On April 26, 2016, Canada's Competition Bureau filed an application with the Competition Tribunal
alleging that Moose International Inc., carrying on business as Moose
Knuckles, engaged in deceptive marketing practices and that the
"Made in Canada" claims associated with certain of its
parkas and other apparel are false and misleading.
Under the Competition Bureau's Enforcement Guidelines for "Product of
Canada" and "Made in Canada Claims", the use of a
"Made in Canada" claim requires three conditions to be
the last substantial transformation
of the good occurred in Canada;
at least 51% of the total direct
costs of producing or manufacturing the good have been incurred in
the "Made in Canada"
representation is accompanied by an appropriate qualifying
statement, such as "Made in Canada with imported parts"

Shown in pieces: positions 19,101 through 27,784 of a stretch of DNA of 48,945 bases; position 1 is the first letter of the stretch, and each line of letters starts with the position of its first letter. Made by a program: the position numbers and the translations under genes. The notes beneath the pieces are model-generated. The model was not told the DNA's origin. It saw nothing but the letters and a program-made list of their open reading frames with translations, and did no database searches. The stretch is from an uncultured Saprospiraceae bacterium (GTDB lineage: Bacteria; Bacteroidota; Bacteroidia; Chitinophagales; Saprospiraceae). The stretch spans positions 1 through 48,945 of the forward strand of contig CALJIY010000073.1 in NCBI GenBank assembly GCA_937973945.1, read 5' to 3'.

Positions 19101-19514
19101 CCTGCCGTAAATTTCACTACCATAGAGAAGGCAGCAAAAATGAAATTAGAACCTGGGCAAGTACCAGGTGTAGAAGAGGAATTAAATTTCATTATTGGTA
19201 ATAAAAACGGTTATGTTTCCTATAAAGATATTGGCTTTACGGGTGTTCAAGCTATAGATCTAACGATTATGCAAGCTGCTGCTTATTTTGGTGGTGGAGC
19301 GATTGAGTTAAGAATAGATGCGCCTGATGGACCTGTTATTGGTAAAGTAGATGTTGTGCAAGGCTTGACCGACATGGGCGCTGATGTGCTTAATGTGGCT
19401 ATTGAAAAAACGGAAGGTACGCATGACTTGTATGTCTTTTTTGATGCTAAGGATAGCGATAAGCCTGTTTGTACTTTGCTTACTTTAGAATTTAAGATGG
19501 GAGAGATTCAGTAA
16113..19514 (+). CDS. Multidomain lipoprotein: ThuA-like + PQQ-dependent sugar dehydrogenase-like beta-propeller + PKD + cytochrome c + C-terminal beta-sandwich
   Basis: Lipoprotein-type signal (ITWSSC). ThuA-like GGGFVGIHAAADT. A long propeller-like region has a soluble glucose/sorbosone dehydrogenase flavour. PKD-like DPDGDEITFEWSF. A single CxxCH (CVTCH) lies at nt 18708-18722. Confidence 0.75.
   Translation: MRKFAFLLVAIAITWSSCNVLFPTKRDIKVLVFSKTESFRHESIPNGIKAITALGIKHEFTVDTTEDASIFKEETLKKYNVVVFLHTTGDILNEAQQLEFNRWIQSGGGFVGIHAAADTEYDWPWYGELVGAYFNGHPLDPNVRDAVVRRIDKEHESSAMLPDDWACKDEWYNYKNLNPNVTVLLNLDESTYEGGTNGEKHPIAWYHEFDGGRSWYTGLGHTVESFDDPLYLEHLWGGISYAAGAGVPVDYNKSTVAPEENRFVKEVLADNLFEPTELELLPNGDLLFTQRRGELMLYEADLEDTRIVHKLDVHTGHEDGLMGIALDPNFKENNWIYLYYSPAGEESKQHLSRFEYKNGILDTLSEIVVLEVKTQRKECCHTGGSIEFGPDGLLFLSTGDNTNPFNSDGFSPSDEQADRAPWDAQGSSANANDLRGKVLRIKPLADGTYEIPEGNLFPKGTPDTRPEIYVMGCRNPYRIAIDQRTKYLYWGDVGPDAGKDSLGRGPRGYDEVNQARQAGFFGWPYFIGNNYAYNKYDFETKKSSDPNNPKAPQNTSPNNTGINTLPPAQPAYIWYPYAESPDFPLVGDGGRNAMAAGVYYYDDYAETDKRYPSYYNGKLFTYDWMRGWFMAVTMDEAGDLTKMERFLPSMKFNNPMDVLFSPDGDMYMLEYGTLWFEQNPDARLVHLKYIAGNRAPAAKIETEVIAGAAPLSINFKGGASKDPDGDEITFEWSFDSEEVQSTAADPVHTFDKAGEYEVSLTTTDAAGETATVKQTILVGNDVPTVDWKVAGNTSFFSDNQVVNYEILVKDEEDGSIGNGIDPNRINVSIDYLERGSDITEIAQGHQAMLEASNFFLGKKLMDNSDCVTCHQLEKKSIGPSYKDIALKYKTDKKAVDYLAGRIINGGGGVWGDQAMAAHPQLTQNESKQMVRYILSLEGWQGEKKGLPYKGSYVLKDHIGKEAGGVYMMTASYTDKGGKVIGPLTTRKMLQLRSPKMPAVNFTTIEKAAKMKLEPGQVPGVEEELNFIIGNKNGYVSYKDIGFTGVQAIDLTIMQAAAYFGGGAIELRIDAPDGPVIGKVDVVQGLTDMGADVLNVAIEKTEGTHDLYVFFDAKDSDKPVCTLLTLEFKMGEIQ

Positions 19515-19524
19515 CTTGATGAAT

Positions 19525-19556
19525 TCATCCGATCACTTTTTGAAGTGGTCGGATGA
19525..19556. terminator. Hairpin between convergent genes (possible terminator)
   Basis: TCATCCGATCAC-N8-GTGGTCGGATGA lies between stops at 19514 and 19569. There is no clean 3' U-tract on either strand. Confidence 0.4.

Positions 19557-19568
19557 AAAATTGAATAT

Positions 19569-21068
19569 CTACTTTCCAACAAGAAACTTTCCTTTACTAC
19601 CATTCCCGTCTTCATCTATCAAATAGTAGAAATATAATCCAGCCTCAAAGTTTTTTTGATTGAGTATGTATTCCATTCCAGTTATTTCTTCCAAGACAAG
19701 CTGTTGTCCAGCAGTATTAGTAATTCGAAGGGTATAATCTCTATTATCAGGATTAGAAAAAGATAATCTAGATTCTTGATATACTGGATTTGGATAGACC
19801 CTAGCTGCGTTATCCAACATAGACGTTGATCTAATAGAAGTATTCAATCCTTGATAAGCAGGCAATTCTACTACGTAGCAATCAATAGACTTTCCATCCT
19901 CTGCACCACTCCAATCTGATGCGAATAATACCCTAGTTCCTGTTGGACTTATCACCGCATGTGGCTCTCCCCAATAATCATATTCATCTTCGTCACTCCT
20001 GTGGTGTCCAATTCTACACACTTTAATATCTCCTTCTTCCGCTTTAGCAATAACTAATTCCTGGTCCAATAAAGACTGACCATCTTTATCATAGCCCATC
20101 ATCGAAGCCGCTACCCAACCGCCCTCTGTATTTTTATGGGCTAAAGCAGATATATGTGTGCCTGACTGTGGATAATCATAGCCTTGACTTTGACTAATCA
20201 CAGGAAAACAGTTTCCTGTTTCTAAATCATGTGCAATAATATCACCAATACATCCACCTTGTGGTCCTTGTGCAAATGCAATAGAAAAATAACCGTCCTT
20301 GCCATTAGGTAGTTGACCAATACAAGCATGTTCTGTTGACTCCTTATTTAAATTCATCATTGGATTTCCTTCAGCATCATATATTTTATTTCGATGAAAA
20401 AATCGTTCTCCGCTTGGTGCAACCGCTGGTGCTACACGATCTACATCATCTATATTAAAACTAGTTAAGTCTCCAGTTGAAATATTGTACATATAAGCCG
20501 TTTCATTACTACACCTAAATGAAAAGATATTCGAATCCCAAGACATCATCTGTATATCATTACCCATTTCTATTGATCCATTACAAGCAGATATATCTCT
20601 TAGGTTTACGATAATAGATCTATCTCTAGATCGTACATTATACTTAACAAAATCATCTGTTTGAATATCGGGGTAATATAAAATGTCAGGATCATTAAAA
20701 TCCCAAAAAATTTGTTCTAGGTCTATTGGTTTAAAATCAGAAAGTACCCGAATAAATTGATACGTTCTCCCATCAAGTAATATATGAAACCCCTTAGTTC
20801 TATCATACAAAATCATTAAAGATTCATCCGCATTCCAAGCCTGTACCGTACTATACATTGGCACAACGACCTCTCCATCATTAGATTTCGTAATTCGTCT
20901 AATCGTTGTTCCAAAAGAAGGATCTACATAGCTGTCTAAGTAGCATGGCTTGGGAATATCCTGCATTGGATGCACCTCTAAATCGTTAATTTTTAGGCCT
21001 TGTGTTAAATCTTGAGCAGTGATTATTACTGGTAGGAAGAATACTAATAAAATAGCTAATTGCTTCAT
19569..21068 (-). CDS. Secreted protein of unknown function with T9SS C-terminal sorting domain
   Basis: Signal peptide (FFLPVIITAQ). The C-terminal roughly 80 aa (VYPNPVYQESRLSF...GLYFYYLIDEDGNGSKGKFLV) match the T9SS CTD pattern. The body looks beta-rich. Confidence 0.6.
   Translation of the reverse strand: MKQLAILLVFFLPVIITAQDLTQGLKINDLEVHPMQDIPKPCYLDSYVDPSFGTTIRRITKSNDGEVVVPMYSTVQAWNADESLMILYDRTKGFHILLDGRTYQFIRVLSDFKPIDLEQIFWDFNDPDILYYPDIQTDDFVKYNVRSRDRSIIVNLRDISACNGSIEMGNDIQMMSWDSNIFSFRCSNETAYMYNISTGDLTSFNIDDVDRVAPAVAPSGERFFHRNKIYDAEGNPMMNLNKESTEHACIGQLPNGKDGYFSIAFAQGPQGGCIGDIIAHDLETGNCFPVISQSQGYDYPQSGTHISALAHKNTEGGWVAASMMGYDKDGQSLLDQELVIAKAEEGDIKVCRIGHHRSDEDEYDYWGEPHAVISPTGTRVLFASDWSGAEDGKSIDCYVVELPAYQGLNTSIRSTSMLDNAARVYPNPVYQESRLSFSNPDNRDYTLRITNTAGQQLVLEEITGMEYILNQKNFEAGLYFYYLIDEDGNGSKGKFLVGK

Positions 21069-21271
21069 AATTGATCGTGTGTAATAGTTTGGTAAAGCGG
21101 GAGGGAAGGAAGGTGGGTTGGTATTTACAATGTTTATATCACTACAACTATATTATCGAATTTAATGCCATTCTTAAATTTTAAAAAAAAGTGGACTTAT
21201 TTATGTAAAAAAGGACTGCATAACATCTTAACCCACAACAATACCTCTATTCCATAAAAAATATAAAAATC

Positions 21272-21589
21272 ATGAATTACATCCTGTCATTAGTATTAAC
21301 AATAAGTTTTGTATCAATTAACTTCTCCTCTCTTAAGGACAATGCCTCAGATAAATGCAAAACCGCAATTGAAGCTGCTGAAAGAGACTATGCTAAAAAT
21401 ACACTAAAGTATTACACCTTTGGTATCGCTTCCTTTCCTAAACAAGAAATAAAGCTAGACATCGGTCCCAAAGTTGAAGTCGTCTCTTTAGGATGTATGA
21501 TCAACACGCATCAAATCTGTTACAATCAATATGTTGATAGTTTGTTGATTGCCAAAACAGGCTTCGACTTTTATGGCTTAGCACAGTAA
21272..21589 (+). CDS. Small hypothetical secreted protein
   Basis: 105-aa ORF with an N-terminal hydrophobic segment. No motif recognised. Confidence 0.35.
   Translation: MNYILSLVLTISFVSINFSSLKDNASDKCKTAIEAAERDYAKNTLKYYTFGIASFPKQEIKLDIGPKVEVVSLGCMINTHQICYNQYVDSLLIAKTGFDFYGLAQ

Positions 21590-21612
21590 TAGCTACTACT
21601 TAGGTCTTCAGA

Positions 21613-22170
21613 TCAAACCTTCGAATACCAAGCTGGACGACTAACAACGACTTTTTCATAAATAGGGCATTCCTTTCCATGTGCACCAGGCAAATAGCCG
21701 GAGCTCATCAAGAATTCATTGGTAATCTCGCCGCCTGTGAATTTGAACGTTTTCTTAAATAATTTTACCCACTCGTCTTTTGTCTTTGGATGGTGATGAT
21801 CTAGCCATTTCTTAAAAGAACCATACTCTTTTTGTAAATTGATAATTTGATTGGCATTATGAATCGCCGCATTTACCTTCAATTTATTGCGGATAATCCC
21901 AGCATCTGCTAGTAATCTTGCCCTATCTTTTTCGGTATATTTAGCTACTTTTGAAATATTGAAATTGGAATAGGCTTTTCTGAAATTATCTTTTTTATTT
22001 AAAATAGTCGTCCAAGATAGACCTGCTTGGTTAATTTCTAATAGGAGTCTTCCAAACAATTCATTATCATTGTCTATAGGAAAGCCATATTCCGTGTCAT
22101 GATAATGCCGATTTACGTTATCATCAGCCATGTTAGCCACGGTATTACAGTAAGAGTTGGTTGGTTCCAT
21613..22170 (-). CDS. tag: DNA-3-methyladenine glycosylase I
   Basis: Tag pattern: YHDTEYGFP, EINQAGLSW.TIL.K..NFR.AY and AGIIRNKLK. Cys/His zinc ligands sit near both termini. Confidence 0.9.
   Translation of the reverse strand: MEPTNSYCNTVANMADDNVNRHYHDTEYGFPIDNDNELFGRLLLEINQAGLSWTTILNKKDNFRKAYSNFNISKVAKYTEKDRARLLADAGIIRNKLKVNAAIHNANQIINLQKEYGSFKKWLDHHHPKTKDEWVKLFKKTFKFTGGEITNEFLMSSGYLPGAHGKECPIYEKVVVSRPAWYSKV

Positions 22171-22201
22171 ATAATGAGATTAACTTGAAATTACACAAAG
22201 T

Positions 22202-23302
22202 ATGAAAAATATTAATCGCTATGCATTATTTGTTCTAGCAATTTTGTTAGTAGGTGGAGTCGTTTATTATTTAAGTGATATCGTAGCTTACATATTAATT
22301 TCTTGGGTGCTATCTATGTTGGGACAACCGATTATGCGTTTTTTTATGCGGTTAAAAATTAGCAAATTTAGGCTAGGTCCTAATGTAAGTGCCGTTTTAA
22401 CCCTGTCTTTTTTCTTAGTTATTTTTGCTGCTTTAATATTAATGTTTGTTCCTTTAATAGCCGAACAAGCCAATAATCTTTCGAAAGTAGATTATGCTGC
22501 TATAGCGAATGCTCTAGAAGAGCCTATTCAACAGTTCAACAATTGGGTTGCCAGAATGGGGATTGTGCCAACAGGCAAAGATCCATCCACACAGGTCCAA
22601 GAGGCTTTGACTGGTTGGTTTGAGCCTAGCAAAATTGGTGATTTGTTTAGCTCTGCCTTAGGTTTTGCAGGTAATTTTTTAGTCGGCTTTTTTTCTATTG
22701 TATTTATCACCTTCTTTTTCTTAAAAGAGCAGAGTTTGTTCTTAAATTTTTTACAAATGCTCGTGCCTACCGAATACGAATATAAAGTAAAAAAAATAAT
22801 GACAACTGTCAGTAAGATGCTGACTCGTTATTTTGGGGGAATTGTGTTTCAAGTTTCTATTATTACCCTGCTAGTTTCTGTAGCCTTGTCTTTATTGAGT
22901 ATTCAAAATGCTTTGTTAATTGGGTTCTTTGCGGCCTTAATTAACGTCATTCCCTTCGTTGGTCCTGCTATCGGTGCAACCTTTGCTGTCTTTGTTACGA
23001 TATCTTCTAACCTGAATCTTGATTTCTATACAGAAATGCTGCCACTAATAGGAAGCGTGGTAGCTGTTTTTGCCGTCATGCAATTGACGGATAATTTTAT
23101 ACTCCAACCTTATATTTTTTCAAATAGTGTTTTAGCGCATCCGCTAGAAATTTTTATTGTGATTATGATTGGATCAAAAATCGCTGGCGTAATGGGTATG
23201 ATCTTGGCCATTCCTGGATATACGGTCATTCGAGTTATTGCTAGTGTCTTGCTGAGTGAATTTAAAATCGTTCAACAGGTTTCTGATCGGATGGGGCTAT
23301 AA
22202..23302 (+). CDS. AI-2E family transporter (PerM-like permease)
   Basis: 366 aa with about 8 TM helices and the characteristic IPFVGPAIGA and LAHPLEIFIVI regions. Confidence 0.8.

or "Made in Canada with domestic and imported parts".
This could also include more specific information such as
"Made in Canada with 60% Canadian content and 40% imported
The Guidelines are not a legal document but rather represent the
Competition Bureau's view of how the Competition Act should be
interpreted. It is up to the Competition Tribunal to determine
whether the claims violate the Competition Act.
The Competition Bureau alleges that Moose Knuckles failed to
meet all three conditions and seeks an order requiring, among other
things, Moose Knuckles to pay an administrative penalty of $4
million and a form of reasonable restitution to customers. The
Competition Bureau's media release can be found here.
Moose Knuckles stated in its responding press release that it "vigorously
rejects" the allegations made by the Competition Bureau.
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In less than nine months, on July 1, 2017, persons affected by a contravention of Canada's anti-spam legislation will be able to invoke a private right of action to sue for compensation and potentially substantial statutory damages.
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